Clattering from the shed startled me. I returned the book to Nils’s bag and went outside.
“LaShawn! Are you in there?” I called from the shed door.
There was a loud clang, followed by some swearing.
“LaShawn, are you all right?”
“Ah, yeah,” he said.
“Is it safe to be in there?”
“Oh yeah, it’s all good. You won’t turn blue, if that’s what you mean.”
“Okay,” I said, and peeked through the door.
The meat smoker whirred in tune with the chug of the generator; a thin ribbon of pale blue smoke twirled from an exhaust vent on the smoker’s far side. I stepped in and walked around the giant contraption, to where LaShawn was busy comparing the readings on a blinking gauge to some scrawled notes on the back of a beer coaster he was holding.
“How’s it going?” I asked.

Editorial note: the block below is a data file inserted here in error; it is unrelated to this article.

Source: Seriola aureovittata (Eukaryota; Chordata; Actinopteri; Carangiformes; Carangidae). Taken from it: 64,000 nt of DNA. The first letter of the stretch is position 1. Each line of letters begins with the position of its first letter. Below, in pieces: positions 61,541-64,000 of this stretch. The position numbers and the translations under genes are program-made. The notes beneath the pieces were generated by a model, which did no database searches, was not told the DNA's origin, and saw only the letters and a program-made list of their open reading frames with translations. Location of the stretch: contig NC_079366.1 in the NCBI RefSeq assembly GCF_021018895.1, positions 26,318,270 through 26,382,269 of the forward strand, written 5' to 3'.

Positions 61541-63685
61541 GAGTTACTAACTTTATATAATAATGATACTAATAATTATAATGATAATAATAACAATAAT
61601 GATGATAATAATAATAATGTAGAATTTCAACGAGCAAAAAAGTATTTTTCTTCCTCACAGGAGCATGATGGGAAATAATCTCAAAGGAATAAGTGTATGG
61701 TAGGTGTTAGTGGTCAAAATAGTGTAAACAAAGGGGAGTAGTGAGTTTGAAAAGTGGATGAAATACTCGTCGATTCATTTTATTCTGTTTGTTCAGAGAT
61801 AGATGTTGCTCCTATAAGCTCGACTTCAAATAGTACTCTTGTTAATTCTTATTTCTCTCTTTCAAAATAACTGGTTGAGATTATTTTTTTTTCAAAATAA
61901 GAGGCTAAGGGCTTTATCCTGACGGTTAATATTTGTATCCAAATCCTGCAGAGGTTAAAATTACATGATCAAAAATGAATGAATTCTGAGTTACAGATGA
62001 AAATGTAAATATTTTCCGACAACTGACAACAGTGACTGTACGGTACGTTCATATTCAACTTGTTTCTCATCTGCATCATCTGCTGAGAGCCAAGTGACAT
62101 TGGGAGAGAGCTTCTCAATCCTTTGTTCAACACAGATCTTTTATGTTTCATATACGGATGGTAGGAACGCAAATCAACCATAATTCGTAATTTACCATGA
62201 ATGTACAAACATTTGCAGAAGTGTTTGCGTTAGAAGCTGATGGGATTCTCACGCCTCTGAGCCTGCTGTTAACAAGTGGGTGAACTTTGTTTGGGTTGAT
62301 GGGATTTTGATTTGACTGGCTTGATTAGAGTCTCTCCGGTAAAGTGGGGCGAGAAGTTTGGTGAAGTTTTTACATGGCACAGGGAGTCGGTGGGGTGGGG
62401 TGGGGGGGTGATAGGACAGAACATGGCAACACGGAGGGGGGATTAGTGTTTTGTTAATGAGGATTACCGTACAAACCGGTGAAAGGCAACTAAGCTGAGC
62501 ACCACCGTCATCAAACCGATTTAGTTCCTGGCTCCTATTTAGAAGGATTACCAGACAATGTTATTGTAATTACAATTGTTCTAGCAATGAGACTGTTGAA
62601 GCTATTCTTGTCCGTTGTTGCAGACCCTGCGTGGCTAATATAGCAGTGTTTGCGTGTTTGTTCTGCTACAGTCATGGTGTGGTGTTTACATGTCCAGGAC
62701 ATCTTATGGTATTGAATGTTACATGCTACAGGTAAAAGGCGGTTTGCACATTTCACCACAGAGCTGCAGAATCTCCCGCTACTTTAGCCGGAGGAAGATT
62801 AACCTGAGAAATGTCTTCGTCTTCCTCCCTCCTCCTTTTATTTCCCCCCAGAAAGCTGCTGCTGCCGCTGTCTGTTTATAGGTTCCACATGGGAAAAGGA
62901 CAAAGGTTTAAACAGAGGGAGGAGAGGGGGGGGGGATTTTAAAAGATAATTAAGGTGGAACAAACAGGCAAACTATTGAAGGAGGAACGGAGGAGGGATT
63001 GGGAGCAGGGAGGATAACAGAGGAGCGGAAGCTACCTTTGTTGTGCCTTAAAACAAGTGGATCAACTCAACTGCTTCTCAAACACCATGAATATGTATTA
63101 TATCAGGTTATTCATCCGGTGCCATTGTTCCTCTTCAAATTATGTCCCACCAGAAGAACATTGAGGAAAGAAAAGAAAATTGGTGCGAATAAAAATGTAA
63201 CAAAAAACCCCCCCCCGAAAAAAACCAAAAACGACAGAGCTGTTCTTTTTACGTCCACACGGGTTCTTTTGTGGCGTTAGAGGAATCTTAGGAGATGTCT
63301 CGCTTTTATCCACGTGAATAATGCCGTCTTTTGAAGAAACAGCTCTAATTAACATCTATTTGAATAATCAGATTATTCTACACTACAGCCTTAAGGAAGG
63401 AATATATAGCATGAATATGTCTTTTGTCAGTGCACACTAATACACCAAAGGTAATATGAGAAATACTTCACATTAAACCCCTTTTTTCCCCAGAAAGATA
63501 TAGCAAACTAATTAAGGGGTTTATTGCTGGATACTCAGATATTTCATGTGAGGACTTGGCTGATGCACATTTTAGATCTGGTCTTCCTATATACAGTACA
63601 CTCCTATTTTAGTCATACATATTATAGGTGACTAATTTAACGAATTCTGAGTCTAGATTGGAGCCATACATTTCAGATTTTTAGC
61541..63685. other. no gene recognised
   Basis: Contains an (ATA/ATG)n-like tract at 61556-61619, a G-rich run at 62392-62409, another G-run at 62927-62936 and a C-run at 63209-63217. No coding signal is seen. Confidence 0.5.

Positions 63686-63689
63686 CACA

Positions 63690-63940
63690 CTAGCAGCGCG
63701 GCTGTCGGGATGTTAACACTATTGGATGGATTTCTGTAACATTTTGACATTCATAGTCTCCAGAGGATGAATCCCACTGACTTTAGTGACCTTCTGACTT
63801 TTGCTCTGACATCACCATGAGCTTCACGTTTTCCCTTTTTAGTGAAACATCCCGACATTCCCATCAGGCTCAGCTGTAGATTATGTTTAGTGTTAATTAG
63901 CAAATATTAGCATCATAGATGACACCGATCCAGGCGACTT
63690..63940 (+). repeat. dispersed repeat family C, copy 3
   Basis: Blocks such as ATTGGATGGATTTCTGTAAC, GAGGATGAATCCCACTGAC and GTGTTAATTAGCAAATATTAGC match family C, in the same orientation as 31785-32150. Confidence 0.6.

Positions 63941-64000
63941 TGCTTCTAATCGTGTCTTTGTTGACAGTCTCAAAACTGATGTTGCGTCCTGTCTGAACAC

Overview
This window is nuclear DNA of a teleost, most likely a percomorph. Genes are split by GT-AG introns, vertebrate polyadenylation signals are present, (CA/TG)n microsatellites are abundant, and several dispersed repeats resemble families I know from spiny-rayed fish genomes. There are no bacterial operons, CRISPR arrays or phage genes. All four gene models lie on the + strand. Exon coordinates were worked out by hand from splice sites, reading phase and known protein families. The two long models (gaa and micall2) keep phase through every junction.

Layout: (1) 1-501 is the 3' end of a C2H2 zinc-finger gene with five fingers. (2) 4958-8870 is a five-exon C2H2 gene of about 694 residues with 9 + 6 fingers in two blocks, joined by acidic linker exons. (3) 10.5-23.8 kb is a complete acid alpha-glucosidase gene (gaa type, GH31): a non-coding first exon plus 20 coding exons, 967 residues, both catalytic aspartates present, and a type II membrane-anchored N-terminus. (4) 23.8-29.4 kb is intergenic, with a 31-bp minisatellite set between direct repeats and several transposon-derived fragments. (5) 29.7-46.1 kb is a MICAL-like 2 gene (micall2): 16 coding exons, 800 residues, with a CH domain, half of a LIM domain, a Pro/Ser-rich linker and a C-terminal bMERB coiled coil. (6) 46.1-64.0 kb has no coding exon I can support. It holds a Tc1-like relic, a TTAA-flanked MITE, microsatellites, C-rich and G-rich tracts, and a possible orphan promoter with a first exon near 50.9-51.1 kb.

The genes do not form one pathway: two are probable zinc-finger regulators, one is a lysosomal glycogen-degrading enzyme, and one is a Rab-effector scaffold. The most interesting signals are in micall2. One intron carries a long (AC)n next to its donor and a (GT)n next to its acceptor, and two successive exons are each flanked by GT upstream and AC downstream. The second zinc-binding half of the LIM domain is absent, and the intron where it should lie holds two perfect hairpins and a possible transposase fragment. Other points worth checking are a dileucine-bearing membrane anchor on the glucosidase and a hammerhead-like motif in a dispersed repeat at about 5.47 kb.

“Uh, yeah,” he said squinting at the coaster, “it’s getting there. It would help if Nils could write legibly. A third grader could do better than this.”
“Hey, about Nils…” I said.
“Have you ever noticed something… I don’t know… odd about him?”
LaShawn chuckled. “Damn right I have. I’ve noticed plenty odd about you too. Odd is what makes people interesting.”
“No, I mean…”
LaShawn put down the coaster and looked at me. “What?”
“Look,” said Lashawn, “I told you before, Nils has his own way of doing things. Just let him do it. You and Nils will get along great.”
“Of course. He told me himself he was looking forward to seeing you. You know—meeting you.”
“I tell ya what,” said LaShawn, retrieving his keys from his pocket. “Nils and Rory probably aren’t gonna be here for another—” he checked the gauge on the smoker “—two hours or so. Why don’t you go see Ezra?” He tossed me the car keys.
“Hmm. Yeah, it has been a while since I’ve seen him. Is he coming to the party?”
“I don’t know. He’s invited, of course, but you know Ezra.”
“Yeah. Are you sure you don’t need any help here?”
LaShawn shook his head. “All good.”
“All right,” I said. “I’ll be back in a couple of hours then. Don’t worry, I’ll look after the beast for you”
“I’m not worried,” said LaShawn, with a grin. “You drive like an old granny.”